Approved by the Union Cabinet on 21 March 2018, the objective is to provide a health cover of Rs 5 lakh to 100 million poor and vulnerable households or 500 million individual beneficiaries.

Direct Benefit Transfers to Account

The government has initiated Direct Benefit Transfer in kerosene. In this scheme, kerosene is provided to ration card holders at non-subsidized rates, and the subsidies are directly credited to their accounts to prevent pilfering.

Since the launch of the scheme, Rs 83,000 crore have been saved by plugging “leakages”. In 2017, the PDS was also brought under DBT, which has so far led to savings of 39,000 crore.

PDS situation has historically been corruption-ridden. In India, almost 54% of PDS grains were diverted in 2005. In 2010, the figure was 41%. The lowest diversions were in Tamil Nadu (7%) and highest in Bihar (85%) in 2005.

Pradhan Mantri Ujjwala Yojana

Aimed at providing LPG connections to women below the poverty line across the country. The scheme was aimed at replacing the unclean cooking fuels mostly used in the rural India. Has made India the second largest imported of LPG. Till 2014, 13 crore LPG connections existed. In the last 4 years, 10 crore LPG connections have been given. 70% of villages have 100% of households using LPG, while 81% of villages have 75% of households using LPG.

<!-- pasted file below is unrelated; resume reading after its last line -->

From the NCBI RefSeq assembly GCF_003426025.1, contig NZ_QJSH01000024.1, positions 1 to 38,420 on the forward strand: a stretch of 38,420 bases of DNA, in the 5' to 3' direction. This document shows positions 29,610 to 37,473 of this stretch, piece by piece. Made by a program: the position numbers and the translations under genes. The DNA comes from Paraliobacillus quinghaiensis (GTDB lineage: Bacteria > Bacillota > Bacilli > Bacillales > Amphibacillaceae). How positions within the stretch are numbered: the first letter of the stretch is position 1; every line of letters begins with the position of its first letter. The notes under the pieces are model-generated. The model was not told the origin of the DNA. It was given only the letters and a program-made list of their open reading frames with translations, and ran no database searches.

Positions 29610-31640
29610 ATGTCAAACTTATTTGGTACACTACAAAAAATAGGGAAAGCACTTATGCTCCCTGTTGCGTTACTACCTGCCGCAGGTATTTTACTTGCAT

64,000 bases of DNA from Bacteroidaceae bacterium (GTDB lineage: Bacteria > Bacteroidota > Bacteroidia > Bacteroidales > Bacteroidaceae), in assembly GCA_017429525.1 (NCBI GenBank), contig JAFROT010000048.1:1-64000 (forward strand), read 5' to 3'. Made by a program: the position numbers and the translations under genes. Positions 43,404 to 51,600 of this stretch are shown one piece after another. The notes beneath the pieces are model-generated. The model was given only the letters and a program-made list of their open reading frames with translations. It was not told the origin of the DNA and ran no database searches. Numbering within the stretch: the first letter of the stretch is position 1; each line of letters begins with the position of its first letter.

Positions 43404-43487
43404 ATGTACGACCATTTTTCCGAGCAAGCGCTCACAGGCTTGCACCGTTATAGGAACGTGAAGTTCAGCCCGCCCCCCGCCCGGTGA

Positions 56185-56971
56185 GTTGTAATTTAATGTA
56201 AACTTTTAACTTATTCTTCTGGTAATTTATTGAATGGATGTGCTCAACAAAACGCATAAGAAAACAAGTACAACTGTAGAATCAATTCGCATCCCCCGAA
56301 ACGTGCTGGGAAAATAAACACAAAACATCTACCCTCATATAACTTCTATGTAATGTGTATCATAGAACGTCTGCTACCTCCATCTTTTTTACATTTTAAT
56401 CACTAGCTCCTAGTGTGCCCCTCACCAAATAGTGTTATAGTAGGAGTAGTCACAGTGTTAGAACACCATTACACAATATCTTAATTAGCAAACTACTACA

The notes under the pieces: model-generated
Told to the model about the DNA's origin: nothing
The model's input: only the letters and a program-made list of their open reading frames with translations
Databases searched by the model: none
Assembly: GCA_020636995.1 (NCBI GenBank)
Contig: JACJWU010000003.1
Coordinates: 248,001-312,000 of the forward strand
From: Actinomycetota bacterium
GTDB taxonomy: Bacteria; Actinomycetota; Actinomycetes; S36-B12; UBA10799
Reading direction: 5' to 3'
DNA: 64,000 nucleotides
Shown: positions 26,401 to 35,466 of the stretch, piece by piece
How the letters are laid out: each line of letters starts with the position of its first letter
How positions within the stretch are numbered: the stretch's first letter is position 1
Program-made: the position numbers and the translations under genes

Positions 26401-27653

Pradhan Mantri Gramin Awas Yojana or Housing For All

Aimed to provide a house with a toilet for all by 2022. 1.07 crore rural houses have been constructed so far. 68.5 lakh houses have been sanctioned so far in urban areas, of which 35.67 lakh are at various stages of completion. Another 12.45 lakh houses have been completed/occupied. Totally, 2.95 crore houses will be constructed by 2022. Every family will have a pucca house with water and gas connection, toilet facilities and 24X7 electricity supply by the time India completes 75 years of its Independence. The central government will provide a financial assistance of Rs 120,000 for constructing the home. An additional assistance of Rs 12,000 would be provided for construction of toilets in households.